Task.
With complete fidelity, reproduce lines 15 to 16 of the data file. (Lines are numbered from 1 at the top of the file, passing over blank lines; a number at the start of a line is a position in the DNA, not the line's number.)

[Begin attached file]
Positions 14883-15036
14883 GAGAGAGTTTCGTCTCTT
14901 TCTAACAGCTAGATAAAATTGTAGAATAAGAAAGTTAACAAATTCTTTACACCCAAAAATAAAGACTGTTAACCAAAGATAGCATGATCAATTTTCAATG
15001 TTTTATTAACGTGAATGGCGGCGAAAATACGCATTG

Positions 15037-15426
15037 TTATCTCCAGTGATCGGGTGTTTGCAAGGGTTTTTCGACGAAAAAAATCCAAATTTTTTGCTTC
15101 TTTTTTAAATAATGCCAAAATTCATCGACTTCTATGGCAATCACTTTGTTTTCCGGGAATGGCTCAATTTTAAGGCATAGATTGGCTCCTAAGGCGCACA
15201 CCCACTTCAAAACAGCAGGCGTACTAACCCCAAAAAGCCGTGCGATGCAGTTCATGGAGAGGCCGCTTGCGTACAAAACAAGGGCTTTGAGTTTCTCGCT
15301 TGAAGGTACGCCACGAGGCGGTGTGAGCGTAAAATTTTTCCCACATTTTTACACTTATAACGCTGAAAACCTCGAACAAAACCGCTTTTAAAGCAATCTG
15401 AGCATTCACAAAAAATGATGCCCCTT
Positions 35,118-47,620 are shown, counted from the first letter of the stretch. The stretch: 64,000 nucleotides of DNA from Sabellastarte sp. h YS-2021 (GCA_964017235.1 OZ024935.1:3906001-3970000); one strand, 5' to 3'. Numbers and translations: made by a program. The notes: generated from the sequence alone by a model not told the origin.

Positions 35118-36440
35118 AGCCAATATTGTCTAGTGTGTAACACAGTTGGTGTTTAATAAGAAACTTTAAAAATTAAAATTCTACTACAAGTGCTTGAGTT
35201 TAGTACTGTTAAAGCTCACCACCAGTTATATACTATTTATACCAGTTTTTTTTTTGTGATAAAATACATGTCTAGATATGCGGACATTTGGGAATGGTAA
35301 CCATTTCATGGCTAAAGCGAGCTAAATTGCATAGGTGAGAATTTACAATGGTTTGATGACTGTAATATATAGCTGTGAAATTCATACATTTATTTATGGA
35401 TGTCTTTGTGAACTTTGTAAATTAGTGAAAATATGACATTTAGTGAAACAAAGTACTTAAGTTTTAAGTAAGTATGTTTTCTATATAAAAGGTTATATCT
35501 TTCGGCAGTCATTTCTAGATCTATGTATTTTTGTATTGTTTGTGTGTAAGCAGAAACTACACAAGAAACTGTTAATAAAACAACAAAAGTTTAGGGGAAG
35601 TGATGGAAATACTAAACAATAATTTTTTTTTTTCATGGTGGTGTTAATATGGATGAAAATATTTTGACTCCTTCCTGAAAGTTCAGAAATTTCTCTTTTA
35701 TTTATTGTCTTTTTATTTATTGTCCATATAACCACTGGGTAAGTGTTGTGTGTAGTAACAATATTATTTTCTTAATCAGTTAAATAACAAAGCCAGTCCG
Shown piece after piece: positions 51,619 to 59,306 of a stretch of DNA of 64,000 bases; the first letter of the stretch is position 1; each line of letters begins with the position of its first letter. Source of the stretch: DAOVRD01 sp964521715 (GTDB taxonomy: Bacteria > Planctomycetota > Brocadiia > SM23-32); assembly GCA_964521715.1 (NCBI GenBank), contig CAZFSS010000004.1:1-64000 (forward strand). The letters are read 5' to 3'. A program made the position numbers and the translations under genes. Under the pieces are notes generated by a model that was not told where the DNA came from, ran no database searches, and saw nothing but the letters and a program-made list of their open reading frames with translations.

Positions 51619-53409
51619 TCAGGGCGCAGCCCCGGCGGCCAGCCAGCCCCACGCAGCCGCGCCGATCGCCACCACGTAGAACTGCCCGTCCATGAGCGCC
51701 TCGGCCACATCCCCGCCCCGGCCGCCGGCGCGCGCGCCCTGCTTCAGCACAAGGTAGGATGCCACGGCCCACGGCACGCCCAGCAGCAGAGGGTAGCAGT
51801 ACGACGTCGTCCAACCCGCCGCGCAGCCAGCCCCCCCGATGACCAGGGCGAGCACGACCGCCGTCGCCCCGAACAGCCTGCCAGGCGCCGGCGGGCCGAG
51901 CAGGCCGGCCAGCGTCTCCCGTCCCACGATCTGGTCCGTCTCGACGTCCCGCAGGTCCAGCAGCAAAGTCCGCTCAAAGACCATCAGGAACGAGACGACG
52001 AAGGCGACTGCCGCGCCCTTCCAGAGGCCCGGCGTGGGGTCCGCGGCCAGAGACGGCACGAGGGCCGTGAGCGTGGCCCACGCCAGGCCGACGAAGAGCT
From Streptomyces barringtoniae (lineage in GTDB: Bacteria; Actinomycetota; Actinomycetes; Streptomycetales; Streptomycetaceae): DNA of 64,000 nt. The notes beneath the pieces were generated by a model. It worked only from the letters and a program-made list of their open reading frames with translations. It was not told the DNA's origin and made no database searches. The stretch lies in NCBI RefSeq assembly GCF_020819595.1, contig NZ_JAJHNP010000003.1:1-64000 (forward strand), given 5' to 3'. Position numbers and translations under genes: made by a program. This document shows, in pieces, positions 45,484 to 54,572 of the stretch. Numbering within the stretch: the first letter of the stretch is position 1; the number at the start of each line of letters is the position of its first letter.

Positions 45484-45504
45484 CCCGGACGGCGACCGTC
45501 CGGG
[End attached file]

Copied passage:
35301 CCATTTCATGGCTAAAGCGAGCTAAATTGCATAGGTGAGAATTTACAATGGTTTGATGACTGTAATATATAGCTGTGAAATTCATACATTTATTTATGGA
35401 TGTCTTTGTGAACTTTGTAAATTAGTGAAAATATGACATTTAGTGAAACAAAGTACTTAAGTTTTAAGTAAGTATGTTTTCTATATAAAAGGTTATATCT